The dawn of a new era in astronomy has begun as the world gets its first look at the full capabilities of NASA’s James Webb Space Telescope, a partnership with ESA (European Space Agency) and CSA (Canadian Space Agency). The telescope’s first full-color images and spectroscopic data were released during a televised broadcast at 10:30 a.m. EDT (14:30 UTC) on Tuesday, July 12, 2022, from NASA’s Goddard Space Flight Center in Greenbelt, Maryland. These listed targets below represent the first wave of full-color scientific images and spectra the observatory has gathered, and the official beginning of Webb’s general science operations. They were selected by an international committee of representatives from NASA, ESA, CSA, and the Space Telescope Science Institute.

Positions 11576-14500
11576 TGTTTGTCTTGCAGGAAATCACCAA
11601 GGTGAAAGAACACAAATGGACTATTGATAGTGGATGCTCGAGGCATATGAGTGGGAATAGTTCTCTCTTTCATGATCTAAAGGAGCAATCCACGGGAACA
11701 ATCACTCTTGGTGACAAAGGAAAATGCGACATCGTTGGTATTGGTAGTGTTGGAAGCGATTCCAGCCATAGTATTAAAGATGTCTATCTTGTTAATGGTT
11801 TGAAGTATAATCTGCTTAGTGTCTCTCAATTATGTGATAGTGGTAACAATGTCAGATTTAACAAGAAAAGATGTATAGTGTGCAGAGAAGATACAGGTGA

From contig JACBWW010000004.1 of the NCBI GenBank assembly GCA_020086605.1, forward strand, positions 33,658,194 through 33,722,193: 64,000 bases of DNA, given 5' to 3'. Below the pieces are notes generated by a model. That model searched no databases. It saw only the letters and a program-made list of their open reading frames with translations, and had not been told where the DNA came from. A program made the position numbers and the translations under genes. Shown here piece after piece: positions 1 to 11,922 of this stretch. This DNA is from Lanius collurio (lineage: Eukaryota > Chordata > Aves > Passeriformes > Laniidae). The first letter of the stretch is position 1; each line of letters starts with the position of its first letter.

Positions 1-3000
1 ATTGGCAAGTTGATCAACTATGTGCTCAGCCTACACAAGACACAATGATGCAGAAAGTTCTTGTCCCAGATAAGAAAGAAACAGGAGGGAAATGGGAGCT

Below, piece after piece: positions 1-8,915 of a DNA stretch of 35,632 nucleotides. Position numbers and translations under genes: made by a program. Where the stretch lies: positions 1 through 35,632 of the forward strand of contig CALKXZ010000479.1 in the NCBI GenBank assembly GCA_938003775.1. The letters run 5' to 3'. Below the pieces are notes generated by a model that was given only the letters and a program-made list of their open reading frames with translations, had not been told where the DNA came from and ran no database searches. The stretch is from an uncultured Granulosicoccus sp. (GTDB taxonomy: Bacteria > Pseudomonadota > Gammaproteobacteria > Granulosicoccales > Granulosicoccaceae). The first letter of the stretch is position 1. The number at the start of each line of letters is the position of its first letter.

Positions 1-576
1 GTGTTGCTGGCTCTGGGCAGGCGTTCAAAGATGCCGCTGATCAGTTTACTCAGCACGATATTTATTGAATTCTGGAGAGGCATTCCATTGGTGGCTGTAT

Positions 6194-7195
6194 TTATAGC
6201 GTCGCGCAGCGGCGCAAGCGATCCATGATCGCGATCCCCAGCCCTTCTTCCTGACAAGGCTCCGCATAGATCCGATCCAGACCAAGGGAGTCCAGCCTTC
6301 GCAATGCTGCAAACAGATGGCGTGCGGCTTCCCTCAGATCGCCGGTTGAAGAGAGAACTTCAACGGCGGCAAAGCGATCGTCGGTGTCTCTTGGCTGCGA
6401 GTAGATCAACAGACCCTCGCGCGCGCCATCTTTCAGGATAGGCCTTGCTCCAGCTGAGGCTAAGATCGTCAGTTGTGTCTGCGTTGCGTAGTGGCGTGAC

These first images from the world’s largest and most powerful space telescope demonstrate Webb at its full power, ready to begin its mission to unfold the infrared universe.
This landscape of “mountains” and “valleys” speckled with glittering stars is actually the edge of a nearby, young, star-forming region called NGC 3324 in the Carina Nebula. Captured in infrared light by NASA’s new James Webb Space Telescope, this image reveals for the first time previously invisible areas of star birth.
Called the Cosmic Cliffs, Webb’s seemingly three-dimensional picture looks like craggy mountains on a moonlit evening. In reality, it is the edge of the giant, gaseous cavity within NGC 3324, and the tallest “peaks” in this image are about 7 light-years high. The cavernous area has been carved from the nebula by the intense ultraviolet radiation and stellar winds from extremely massive, hot, young stars located in the center of the bubble, above the area shown in this image.